New Conservative ad: Stephen Harper still climbing those stairs

The Conservatives just aren't impressed by Justin Trudeau

The Conservatives have released a new ad, at least to supporters, or at least to those who are willing to provide their name, email address and postal code. This one, which follows a sunnier clip that was released earlier this fall, takes a few moments to celebrate the leadership of Stephen Harper before turning on Justin Trudeau.

(The Conservative party hasn’t yet made the clip freely available for viewing. The last round of attack ads against Justin Trudeau didn’t make it to YouTube until long after airing on television, a rollout that seemed to effectively limit coverage by the press gallery.)

The new ad seems to take the footage of Harper climbing the stairs to his office from this 2011 ad. Apparently the Prime Minister continues to forgo the elevator, which at least sets a good example for those looking to build a little physical activity into their work days.

We then get a shot of Trudeau in a serene, prayer-like pose and the text of Trudeau’s dick joke. This is followed by criticism from a series of newspaper articles—an excerpt from this column by the Post‘s Kelly McParland, the headline of this Sun editorial, an excerpt from this column by the Post‘s Andrew Coyne, and an excerpt from this column by the Globe‘s Lawrence Martin. (Glen McGregor quibbles with how Martin’s words are presented.)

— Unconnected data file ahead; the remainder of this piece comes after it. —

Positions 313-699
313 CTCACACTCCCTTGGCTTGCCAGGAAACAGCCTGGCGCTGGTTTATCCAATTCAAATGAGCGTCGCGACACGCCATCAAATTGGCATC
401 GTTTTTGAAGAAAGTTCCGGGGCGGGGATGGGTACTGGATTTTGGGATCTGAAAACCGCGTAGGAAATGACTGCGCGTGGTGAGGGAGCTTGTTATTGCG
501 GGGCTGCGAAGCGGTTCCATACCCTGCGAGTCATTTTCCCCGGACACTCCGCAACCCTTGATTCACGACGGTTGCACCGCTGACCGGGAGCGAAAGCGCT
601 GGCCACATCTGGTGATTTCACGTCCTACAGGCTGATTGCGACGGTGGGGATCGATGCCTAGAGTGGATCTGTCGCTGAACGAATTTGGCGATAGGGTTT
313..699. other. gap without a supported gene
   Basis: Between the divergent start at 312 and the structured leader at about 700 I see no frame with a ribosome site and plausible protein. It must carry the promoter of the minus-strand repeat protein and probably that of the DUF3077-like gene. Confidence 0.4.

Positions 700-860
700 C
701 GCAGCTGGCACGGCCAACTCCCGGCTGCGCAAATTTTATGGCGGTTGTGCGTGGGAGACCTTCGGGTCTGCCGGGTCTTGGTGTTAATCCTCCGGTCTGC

We also get a new tag line: “He’s just not up to the job.” This seemingly builds on, “Just in over his head.” And, of course, Trudeau’s predecessor, Michael Ignatieff, was “Just visiting” and “Just in it for himself.” I imagine there’s a huge amount of scientific and linguistic research that says “just” is one of the most devastating words that can be applied to a political leader.

Though the Liberals and NDP have been making their own use of online video in recent weeks, it has been awhile since we saw a conventional ad from either. Remember to use and follow #SawAnAd to track what kind of airing, if any, party ads receive on ye olde television.

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